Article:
i tried to upload more grafts, but the puplic pc either freezes up or the pic comes up black, so i post this dragon fruit flower instead. i waited five years for that flower (the fruit was yummy).

i will upload more grafts from another pc.
sorry java problems, can't upload.
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#10 planthelper

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Posted 03 March 2012 - 02:46 PM

penis on pedro, so far, i can't observe any more virgor for the penis.
Attached File  penis on pedro.JPG   712.1KB   6 downloads

here is a loph which has been grafted onto a small unrooted echinopsis.
Attached File  loph on small pedro.JPG   525.95KB   15 downloads

this pic shows the previously used echinopsis, with his roots formed by means of etiolation only (and the moisture in the air)Attached File  echinopsis etiolated roots.JPG   483.54KB   11 downloads

well growing asteria.
Attached File  K3094F484056_1000150.JPG   776.74KB   4 downloads


turbinicarpus, i think they are slow growers, grafted or not.
Attached File  turbi.JPG   500.77KB   3 downloads

dragon fruit flower, i had to wait 5 years for that one.
Attached File  dragon fruit flower.JPG   670.94KB   4 downloads

fruit on the plant.
Attached File  drgonfruit on plant.JPG   633.61KB   6 downloads

all this hard work made me hungry, yummy dragon fruit! :)
Attached File  dragon fruit yummy.JPG   661.37KB   6 downloads
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#11 tonic

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Posted 03 March 2012 - 05:45 PM

A question for you PH. Did you graft the little loph onto the unrooted Echinopsis while it had roots and take a cutting? Or did you graft it to an un rooted stock?

I have recently been experimenting with grafting to un rooted stocks, which seems to work quite well, just keen to get your insight on this. Does it effect growth much if un rooted, for example?

Thanks.

tonic
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#12 gilligan

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Posted 03 March 2012 - 09:07 PM

I've been doing a fair bit of unrooted grafting, from what I've seen, as long as the stock is in growth, it'll transfer to the scion...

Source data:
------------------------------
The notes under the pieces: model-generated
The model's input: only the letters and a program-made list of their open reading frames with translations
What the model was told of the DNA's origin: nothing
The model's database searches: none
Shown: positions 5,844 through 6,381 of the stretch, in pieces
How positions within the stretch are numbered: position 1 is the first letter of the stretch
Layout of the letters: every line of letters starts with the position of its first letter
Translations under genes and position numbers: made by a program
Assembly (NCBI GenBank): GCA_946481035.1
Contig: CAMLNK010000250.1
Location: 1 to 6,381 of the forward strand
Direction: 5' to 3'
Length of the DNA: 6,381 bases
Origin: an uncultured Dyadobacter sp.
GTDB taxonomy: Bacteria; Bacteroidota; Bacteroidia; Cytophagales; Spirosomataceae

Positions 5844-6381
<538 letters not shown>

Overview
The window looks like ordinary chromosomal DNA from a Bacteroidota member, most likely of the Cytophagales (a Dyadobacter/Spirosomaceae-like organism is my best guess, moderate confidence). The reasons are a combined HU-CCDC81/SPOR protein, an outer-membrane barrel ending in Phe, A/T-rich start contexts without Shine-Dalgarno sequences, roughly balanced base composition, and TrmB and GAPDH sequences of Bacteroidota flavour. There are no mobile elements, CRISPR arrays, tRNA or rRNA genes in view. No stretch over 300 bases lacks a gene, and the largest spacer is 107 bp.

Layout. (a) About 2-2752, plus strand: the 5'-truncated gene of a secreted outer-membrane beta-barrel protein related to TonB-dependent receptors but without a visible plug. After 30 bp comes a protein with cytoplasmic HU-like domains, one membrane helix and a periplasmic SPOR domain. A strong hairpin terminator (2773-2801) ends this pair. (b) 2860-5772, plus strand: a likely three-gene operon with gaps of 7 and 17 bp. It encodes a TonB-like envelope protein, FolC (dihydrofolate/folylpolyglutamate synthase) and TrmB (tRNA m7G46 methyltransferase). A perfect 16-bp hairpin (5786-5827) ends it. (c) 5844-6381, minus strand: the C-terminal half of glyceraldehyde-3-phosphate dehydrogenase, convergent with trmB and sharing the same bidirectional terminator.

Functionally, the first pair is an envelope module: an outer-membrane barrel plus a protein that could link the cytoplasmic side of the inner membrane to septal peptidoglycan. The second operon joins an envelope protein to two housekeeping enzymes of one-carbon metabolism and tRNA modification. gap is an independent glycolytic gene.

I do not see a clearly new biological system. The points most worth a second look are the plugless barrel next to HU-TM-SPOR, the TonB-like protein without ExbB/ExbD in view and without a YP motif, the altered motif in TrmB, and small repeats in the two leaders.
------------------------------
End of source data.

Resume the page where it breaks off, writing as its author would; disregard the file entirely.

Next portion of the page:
This is from both large and small stock, pach

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#13 tonic

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Posted 03 March 2012 - 09:16 PM

Do you find it has impeded growth gilligan? Or do you find it is the same/similar as grafting onto a pre rooted stock?

I should have mentioned that the stocks I am experimenting are Trichos, but that's the what you are using anyway.
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#14 gilligan

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Posted 03 March 2012 - 09:20 PM

Nah, doesnr seem like they are impeded in any way... the growth slows as the scions take but after this tthey seems to grow as well as the other rooted ones. I think iin the long term they'll have issues vs a rooted one, but to just allow tthe grafting, then set aside to root andf plant seems good...

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#15 tonic

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Posted 03 March 2012 - 09:50 PM

That's good to know. Thanks for that.

Can I ask the reasoning behind your theory that the un rooted stocks will have less issues than the stocks that already have roots?

Thanks.

Edited by tonic, 03 March 2012 - 09:50 PM.

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#16 chilli

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Posted 03 March 2012 - 10:21 PM

I think gilligan meant they would have more issues?

I have one of these unrooted grafted cuttings, the scion is growing well and pupping but the stock seems to be not rooting as well as some other cuittings, but that could be a number of factors.

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#17 gilligan

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Posted 04 March 2012 - 07:58 AM

Initially, all if the growth is goin into the scion on an unrooted stock, but eventually, the stock will need to send out roots, thus energy us expended both ends, not just the growing end... That's why in the longer run, the already rooted stocks prob have it over the unrooted. But as I say, I've done a lot of these grafts, and haven't had them fail or become stunted...

Nice plants, ph, I love the dragonfruit flower! That ario is nice too :-)
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#18 planthelper